I just finished Ta-Nehisi Coates’ book The Beautiful Struggle.  Confused as I was from the insurmountable references to 80s Baltimore black culture, I was moved by his lyricism and insight. As someone who reads Coates’ blog at The Atlantic and has considered him more or less a peaceful, thoughtful, and funny person, I was surprised and humbled by his life story. (Though I sure we all have our teenage indiscretions that made us the mature adults we are today…)  Coates has just told the story of a dispute he had with a classmate over a few words of innocent disrespect. The most powerful and humbling passage comes near the end of the book.

Nowadays, I cut on the tube and see the dumbfounded looks, when over some minor violation of name and respect, a black boy is found leaking on the street. The anchors shake their heads. The activists give their stupid speeches, praising mythical days when all disputes were handled down at Ray’s Gym. Politicians step up to the mic, claim the young have gone mad, their brains infected, and turned superpredator. Fuck you all who’ve ever spoken so foolishly, who’ve opened your mouths like we don’t know what this is. We have read the books you own, the scorecards you keep–done the mathand emerged prophetic. We know how we will die–with cousins in double murder suicides, in wars that are mere theory to you, convalescing in hospitals, slowly choked out by angina and cholesterol. We are the walking lowest rung, and all tha tstands between us and beast, between us and the local zoo, is respect, the respect you take as natural as sugar and shit. We know what we are, that we walk like we are not long for this world, that this world has never longed for us.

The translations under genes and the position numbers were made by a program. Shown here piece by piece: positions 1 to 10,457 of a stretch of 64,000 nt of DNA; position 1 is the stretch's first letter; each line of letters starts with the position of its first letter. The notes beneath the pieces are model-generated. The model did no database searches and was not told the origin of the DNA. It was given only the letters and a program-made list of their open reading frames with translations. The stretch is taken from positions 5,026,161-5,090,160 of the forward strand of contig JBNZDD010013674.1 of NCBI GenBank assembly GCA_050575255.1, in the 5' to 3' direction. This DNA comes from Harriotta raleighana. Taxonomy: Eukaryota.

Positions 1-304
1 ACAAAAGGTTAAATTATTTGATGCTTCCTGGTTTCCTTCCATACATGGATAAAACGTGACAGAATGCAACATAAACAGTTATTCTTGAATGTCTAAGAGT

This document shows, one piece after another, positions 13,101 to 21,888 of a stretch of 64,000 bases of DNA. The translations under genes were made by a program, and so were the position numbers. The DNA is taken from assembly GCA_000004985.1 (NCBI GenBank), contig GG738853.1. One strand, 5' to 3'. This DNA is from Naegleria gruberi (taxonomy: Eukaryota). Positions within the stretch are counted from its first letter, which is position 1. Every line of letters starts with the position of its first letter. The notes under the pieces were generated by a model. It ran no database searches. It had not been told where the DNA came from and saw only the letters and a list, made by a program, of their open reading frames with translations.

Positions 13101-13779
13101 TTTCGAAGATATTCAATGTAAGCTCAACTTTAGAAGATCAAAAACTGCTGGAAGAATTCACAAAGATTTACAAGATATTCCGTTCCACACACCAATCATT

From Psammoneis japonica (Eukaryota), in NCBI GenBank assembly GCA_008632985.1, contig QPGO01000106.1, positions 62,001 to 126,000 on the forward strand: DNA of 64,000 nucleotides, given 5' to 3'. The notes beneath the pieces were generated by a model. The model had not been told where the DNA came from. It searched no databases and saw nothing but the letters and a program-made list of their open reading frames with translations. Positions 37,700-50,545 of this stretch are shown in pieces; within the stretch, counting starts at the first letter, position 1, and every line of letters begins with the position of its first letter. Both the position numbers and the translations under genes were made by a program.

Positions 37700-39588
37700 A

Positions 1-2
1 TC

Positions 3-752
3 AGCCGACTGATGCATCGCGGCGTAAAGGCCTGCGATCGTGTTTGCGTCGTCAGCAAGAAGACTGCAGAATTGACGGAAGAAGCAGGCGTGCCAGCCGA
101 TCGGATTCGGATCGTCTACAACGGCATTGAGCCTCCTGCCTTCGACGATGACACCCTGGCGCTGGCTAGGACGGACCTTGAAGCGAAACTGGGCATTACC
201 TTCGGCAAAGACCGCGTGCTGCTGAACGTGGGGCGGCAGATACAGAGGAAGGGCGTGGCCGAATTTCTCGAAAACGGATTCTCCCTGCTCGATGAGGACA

I am still digesting this passage. My initial reaction was to tear up with guilt, look out the window, and apologize. I may continue my attempts to understand, but I never will fully – and that is what I have gained from this book. It’s something I’ve always known-that innately, as a white woman, no matter how much rap/hip-hop I listen to, how many black authors I read, how much black history I comprehend – I will never understand that feeling (not to mean that it is not real) of constant disrespect. This passage hit that message home.

update: Amidst the seriousness there are quite a few laughs!


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